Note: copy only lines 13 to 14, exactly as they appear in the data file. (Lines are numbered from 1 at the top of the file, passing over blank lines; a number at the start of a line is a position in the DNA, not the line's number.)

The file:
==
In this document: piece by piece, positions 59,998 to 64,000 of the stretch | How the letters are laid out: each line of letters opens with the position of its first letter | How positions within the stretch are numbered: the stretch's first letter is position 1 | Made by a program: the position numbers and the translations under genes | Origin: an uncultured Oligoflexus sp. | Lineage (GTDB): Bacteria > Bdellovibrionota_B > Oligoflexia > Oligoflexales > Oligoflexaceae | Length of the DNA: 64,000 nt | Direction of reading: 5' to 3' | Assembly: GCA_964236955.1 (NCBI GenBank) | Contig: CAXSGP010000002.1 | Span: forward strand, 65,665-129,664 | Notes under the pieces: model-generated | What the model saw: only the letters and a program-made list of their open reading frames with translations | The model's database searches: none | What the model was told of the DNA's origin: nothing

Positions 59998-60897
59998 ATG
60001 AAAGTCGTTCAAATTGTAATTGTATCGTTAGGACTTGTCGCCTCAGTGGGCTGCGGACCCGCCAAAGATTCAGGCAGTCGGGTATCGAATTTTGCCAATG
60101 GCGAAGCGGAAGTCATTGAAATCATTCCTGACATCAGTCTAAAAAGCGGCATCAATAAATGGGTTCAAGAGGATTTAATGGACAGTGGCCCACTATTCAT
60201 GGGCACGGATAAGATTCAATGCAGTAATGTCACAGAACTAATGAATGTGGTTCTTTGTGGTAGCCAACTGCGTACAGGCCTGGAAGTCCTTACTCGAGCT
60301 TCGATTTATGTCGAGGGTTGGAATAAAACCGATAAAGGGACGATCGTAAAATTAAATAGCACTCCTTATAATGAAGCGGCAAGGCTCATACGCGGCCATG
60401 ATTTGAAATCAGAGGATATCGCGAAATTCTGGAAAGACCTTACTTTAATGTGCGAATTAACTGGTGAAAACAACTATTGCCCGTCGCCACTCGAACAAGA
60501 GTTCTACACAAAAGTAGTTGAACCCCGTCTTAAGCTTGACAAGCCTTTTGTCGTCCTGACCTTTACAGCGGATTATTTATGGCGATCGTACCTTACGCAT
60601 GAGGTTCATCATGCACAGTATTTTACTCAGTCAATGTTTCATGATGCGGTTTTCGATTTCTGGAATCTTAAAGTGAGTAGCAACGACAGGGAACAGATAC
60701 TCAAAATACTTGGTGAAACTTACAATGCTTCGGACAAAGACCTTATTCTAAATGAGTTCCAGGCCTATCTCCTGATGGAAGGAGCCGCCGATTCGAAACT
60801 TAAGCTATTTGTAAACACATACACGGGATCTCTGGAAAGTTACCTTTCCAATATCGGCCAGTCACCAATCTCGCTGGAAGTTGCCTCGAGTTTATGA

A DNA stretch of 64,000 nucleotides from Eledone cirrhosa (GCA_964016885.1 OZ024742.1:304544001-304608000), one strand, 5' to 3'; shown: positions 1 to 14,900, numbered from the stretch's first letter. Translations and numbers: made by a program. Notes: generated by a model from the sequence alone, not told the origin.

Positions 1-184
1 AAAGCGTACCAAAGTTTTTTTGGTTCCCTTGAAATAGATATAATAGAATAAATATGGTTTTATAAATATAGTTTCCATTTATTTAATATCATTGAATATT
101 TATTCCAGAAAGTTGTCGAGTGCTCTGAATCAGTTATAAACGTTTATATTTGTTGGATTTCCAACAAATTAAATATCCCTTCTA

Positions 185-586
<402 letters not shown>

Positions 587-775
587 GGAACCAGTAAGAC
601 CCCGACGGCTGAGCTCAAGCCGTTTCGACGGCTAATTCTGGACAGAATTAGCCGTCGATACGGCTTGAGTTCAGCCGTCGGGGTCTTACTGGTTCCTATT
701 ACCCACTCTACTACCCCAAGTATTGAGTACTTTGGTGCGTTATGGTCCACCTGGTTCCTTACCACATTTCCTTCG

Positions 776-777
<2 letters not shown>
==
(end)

A DNA stretch of 64,000 nucleotides from Eledone cirrhosa (GCA_964016885.1 OZ024742.1:304544001-304608000), one strand, 5' to 3'; shown: positions 1 to 14,900, numbered from the stretch's first letter. Translations and numbers: made by a program. Notes: generated by a model from the sequence alone, not told the origin.

Positions 1-184